View Full Version : Article on hunting deer with a flintlock in NYT

December 27, 2011, 09:08 AM
link (http://www.nytimes.com/2011/12/26/opinion/hunting-deer-with-my-flintlock.html?pagewanted=1&_r=1)

While I don't agree with his claim that he hunts with a rifle explicitly protected by the 2nd amendment, he does present an interesting take on hunting and killing to an audience that probably isn't very familiar with the subject. How do you think he did?

December 27, 2011, 09:54 AM
I would think most of the story was in his imagination.
I do remember a time when i used to trail a deer through the forest that had plenty of wolves and be able to mooch into shooting range several times and not have to worry that that's the last chance i will get at making the perfect shot with whatever firearm i was carrying.
That is a thing of the past for the forest I used to hunt and that is totally due to the overrunning of said forest by the wolf that was hunted with the intent on killing every last one of them but was through that intent transformed into the most elusive predator the world has ever known. And that is my opinion. ;)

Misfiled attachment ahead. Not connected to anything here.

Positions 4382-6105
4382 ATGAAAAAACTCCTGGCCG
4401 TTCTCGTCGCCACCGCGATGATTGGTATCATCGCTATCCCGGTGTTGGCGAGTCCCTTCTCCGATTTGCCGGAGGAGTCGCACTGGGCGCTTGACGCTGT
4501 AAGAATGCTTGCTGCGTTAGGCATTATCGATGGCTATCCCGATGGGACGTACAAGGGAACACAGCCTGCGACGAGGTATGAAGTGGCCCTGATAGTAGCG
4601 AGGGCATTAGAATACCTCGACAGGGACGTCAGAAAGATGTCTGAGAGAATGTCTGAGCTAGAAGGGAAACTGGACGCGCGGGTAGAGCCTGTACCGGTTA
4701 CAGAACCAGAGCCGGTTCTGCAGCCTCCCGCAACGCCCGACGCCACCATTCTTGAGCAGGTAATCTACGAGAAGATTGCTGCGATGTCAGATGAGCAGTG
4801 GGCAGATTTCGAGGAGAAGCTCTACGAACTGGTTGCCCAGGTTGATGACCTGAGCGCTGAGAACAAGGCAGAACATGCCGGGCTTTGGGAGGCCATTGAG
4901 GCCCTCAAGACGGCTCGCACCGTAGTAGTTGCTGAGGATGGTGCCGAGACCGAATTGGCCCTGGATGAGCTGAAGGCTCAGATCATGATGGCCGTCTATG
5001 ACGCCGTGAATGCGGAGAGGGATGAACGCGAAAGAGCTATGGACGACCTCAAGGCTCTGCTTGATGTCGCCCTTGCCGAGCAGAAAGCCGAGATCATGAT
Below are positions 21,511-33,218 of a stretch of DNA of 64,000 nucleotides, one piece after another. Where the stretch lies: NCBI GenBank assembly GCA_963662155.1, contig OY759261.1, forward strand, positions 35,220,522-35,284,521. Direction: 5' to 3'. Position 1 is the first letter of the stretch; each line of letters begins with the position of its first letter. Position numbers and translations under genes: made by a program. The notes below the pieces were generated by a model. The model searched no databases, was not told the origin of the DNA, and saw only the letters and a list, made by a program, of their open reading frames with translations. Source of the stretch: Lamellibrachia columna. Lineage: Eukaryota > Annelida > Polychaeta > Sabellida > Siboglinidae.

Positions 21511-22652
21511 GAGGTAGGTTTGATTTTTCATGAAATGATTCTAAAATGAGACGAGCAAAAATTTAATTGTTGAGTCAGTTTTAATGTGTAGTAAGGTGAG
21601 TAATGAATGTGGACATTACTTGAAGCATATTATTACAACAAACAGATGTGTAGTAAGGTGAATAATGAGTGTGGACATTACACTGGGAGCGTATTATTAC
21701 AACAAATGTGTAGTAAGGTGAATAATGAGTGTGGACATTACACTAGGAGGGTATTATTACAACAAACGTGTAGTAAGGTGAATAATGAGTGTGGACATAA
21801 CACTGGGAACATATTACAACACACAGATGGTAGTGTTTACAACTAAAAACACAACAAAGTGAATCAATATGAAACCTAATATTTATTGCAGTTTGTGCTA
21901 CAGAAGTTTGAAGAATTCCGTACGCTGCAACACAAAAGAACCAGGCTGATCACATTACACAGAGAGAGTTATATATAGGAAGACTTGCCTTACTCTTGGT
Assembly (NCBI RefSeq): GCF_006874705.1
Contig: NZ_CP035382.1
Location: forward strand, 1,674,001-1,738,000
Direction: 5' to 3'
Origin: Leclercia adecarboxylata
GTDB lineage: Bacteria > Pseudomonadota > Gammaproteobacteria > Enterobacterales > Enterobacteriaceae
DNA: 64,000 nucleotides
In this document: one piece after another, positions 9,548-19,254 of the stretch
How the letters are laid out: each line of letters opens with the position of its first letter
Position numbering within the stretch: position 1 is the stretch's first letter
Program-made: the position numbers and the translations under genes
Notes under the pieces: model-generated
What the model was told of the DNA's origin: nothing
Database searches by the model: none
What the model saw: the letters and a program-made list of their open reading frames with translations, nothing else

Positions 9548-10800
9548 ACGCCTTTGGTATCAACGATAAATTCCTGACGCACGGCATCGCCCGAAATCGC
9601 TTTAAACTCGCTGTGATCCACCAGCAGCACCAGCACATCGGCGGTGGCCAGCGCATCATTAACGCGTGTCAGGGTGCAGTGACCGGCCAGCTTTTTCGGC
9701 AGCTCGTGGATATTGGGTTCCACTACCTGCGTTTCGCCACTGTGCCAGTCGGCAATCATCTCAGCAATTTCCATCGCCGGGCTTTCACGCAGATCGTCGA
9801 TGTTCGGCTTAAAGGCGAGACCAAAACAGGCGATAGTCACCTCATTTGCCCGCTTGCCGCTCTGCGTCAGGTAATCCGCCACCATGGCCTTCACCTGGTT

The authors description of the need to finish the kill with his knife is a reality and I had to do that once and have always carried a hand gun when within the law to hopefully never have to do that again.
His description of the effect of the shot, the Minnie' ball, although possible, is I believe in this story a sensational exaggeration of a hyperactive imagination.
And I also hunt with a flint lock rifle, but I put my powder in the flash pan and my flint strikes the frizzen.

December 27, 2011, 11:25 AM
While I appreciate the author's love for the challenge of hunting with a muzzle loader, I would have like for him to mention the benefits other forms of hunting. I liked this paragraph that applies to all methods of hunting:

For me, and I suspect for many others like me, the art of hunting is far more profound than taking trophies. It’s about taking responsibility. For my needs. For my family. For the delicate environmental balance of this wounded but recovering part of the country. There is something sobering about hunting for your food. Meat tastes different, more precious, when you’ve not only watched it die, but killed it yourself. There is no seasoning in the world that can compare with moral ambiguity

The last paragraph was also good.

December 28, 2011, 08:56 PM
I think he tried a little too hard to be dramatic, and he could use a little refresher course on what the parts of a flintlock are actually called.